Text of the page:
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‘The War Below’ Review

***** 5/5


I find it somewhat incredible that after all these years we are still finding new and exciting stories to tell about the First and Second World War. There seemingly is no end to the acts of heroism exhibited in those trying times. In terms of movies it just seems like we are obsessed with the genre, proven by the fact that wether it be a Sam Mendes epic or a slightly lower budget J.P. Watts flick we are going to be given more than 1 or 2 war movies a year.

Its with this in mind that when it comes to a new war movie, I find myself less and less interested in the spectacle of your 1917‘s and I am more invested in the low key personal stories of the men rarely celebrated. The War Below is one such movie – a tense, personal edge of your seat story of incredible bravery in times of horror… Oh and my boy Elliot Langridge is in the mix too.


The War Below tells the story of a group of working class miners (told to be unfit for the war effort) put together by ballsy Commanding Officer “HellFire Jack”, who’s objective was to find a team that could burrow a tunnel directly under No Mans Land spanning the length across so they could plant explosives under the Germans trenches, whereby breaking the stalemate of Messines, Belgium and turning the tide of the war. Led by William Hawkins (Sam Hazeldine; Peaky Blinders) our crew are on a deadline to make it across before the brave men both young and old go over the top.


It’s clear to see why these movies are consistently landing on our shelves, they are an easy sell. However in amongst a sea of some real third rate efforts, The War Below stands head and shoulders above them; as J.P. Watts has used everything at his disposal to create an outrageously beautiful looking dark, dank and claustrophobic war flick that knows it’s limits but somehow comes out looking like a big budget epic.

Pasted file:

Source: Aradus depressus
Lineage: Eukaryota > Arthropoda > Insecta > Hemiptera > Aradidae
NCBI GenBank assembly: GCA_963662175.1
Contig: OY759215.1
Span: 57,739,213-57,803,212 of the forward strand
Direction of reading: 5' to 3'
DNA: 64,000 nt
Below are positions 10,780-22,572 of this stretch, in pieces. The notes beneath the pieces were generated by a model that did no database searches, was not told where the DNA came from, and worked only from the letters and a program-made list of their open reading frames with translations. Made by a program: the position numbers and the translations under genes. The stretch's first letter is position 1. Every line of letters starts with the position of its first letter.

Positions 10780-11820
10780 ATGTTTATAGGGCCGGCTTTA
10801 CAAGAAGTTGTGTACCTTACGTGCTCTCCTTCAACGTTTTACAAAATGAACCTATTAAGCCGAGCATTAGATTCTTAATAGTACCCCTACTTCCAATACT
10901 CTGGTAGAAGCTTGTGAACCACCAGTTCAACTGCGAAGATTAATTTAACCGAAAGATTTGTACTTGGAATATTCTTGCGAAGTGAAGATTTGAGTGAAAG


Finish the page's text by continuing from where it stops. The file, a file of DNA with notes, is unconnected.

The way Watts has done this is by focussing on the heroes and their story at its most basic, stripped back, level – meaning we, as an audience, can get invested. We have a core cast of five guys in Sam Hazeldine, Elliot Langridge (Max Cloud), Kris Hitchen (Sorry We Missed You), Joseph Steyne and Sam Clemmett (Cherry). Each member of our digging team plays their role spot on, which makes way for real moments of danger, tension and dare I say it horror… how these men must have felt in those situations is truly palpable, as you hold your breath with them as your heart pounds agonisingly loud in your ears. That is of course till Anne Kulonens subtle yet striking score seeps in without any forewarning. That is how good these lads are and that my friends is film making.


You can feel Hazeldine’s need to complete this mission and prove he is worth more than what higher ups have him think. Hitchens frustration of seeing his friend push himself and the team to the limit for what he believes to be a lost cause. Langridge and Clemmett as brothers who couldn’t be any different in their sense of duty, one thrown in where he doesn’t belong and the other loyal as the day is long but both men driven by the tie that binds them. Then you have Steyne who is low key keeping our team in check, I loved how subtle he played this character, his paranoia in the tunnels was echoed by myself as a viewer.


Let it be said though, The War Below had to suck you in with its engaging story, excellent camerawork, pounding score and faultless portrayals given that it’s budget was clearly a fraction of films like Dunkirk. You could not tell, it just meant when we saw the big budget explosions and what not, they were on the next level, just upping the movie at every turn. Add into the mix some outrageously well cast supporting actors and I could happily say this is the best movie in the war genre I have seen in years.


I think all these actors should be bloody proud of what they have done, set designers take a bow because this looked great. In fact let’s just say every department did their job to the letter and J.P. Watts the captain of this squad has done a quite wonderful job with The War Below.

Based on all of this and the fact that it’s hard to get me interested in this genre these days let alone keep me interested, I am going to drop a full five stars on this. I don’t claim it to be a perfect movie but what this director and his team have done on what I assume to be a healthy but fairly low budget, well I’m bloody impressed.

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